Wednesday, September 26, 2012


I was asked, "are there healing practices in Zen?"

There is much to say about this; one place to begin a discussion of what I hope will be a number of blogs and other comments which is easily accessible for all is citing Zen Master Hakuin's comments on the Ten Clause Kannon Sutra (Enmei Jukku Kannon Gyo) and what he calls healing practices in the midst of cause and effect.

Below is the Ten Clause Sutra in Sino-Japanese:


Hakuin has a whole book devoted to this verse, though the book is only available in Japanese (Enmei Jukku Kannon-gyo Reigen-ki).

However, Hakuin also speaks at length in many places in his writings about healing that can occur with the chanting of this verse. There are excellent translations in English by Norman Waddell of selections from Hakuin on this subject. On the web, the following Waddell translation about the Enmei Jukku (which I reprint below) is a good start:

"Toward the end of his life, Zen master Hakuin [1689 -1769] took an interest in aspects of life outside the monastery walls, including social and governmental concerns. In the passage that follows, excerpted from a letter addressed in 1754 to Lord Nabeshima on the subject of the virtuous leader, he discusses the merit of reciting Enmei Jukku Kannon Gyo [The Ten-Phrase Life-Prolonging Kannon Sutra].

When we met the other day I had meant to encourage you to take up the Enmei Jukku Kannon Gyo [Ten Phrase Life Prolonging Kannon Sutra], but our meeting was so brief that I did not have the opportunity. I therefore send it for your inspection along with this letter.
This work has been associated with wondrous miracles that have taken place in both China and Japan. Because it is so brief, I sincerely hope that you, not to speak of your close retainers and the common people as well, will recite it two or three hundred times each day. The reason lies in the testing. Give this work to those who are seriously ill or who have met with some unexpected disaster, and have them examine it for their consolation. If it is recited with sincerity, awe-inspiring miracles will without fail be accomplished. Its first advantage is that the person who recites it will be completely free from disease and will attain to long life. This applies to anyone at all. . . ."
For more details on Enmei Jukku,  see Waddell's translations  Beating the Cloth Drum (Shambhala), Wild Ivy (Shambhala) and Hakuin's Precious Mirror Cave (Counterpoint) and elsewhere.

Some may say that these writings by Hakuin are superstitious myths, that the stories are made-up or that there is no scientific basis for this. Or you may say that this practice is another form of mindfulness meditation and concentration, and the benefits are explained by recent research in those areas and more easily (and more skillfully?) attained by modern mindfulness training. It may be so. Even if I cite cases (or Hakuin cites cases) of the efficacy, it is just that, anecdotal cases. So I will not pursue this line of discussion further now.
Here is a Dharma talk that I gave on the Enmei Jukku which includes a word by word translation; in this talk I discuss the Enmei Jukku primarily in terms of Zen practice, and do not focus on healing:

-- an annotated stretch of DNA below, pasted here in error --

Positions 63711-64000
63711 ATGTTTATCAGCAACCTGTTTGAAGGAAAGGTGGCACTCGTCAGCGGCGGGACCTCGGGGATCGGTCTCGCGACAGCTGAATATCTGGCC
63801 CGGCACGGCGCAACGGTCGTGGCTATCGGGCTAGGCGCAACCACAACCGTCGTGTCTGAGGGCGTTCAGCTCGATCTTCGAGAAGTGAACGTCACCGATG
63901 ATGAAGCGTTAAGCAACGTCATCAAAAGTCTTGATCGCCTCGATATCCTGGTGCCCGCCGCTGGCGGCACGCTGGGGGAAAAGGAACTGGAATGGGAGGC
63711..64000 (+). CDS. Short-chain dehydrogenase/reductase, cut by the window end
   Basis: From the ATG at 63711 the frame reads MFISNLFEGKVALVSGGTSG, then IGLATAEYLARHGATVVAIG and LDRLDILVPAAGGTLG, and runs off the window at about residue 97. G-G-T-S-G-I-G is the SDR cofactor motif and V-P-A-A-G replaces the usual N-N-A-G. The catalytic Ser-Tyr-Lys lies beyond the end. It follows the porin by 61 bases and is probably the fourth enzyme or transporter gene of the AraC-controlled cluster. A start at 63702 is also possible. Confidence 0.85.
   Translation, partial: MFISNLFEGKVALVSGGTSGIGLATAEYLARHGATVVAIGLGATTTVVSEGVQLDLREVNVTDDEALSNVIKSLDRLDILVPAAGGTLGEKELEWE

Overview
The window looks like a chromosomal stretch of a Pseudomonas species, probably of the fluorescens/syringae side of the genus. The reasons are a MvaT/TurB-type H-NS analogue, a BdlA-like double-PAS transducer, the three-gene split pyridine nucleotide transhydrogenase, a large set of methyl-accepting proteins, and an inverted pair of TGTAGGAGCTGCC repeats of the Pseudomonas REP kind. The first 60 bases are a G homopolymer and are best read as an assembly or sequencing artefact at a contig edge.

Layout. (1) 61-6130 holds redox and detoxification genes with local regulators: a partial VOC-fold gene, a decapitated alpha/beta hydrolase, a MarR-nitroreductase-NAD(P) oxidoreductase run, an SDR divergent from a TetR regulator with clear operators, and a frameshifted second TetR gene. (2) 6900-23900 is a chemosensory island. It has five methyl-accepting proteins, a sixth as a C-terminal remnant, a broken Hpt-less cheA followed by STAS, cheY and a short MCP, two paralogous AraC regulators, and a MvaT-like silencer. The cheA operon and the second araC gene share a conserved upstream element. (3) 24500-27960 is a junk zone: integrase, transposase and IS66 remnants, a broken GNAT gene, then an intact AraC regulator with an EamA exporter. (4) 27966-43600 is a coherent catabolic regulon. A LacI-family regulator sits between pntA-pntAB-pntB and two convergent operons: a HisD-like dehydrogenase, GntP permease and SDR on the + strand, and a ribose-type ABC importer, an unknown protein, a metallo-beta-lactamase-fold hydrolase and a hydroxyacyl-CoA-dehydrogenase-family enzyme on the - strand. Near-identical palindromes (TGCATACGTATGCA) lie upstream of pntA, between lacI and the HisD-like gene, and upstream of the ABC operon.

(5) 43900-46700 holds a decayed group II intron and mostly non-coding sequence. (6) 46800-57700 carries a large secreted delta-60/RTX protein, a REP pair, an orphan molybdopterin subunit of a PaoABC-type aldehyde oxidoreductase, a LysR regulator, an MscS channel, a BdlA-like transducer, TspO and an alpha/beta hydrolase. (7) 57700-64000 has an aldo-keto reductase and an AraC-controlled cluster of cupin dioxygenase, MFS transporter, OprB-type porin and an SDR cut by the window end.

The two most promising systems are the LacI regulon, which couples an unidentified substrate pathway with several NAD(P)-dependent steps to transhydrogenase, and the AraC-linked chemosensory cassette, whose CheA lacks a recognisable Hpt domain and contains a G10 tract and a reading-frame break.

This practice of Enmei Jukku chanting continues to the present.
Below is a calligraphy by my teacher Soen Nakagawa Roshi which reads,
 "10,000 Times A Day (All Day) Enmei Jukku Kannon Gyo"

Hakuin's emphasis on Enmei Jukku draws on much older Buddhist traditions. The Buddha is known as the Medicine King; there are many and varied iconic images of the Buddha Medicine King.

Chapter 25 (24 in some translations) of the Lotus Sutra is devoted to the healing and saving power of Kanzeon Bodhisattva in many forms for those who call on the Bodhisattva in their time of need. Enmei Jukku is thus a short-hand version of larger Kannon sutra. In fact, the name Kanzeon (and variations thereof) means the one who regards/hears/sees and responds to the cries of suffering. Below are links to three online versions of this chapter of the Lotus Sutra:

Hakuin also praises a special meditation practices he calls naikan meditation for its healing properties. Though there is material available on naikan on the web and in the above cited books, and in other works by Hakuin, and one can begin the practice through the use of this written material, I highly recommend that if at all possible one consult experienced guides when undertaking this naikan practice since there are some potentially dangerous side effects and hazards in naikan practice. 

I will write further about these matters in future blogs.

(c) 2012 Elihu Genmyo Smith

Monday, September 24, 2012

An interesting tax proposal

Below is an interesting tax proposal; would it improve our national circumstances? 

We would have to try it to see. Certainly, it would simplify many things and eliminate much lobbying and political jockeying. If you are interested, please read the whole article.

"Want to rebuild America? Start with the tax code

...Replace the current mess with a national sales tax. Tax consumption and only consumption. Don't tax investment, education or income. Eliminate the income tax, the employment tax and the corporate income tax. Just tax consumption.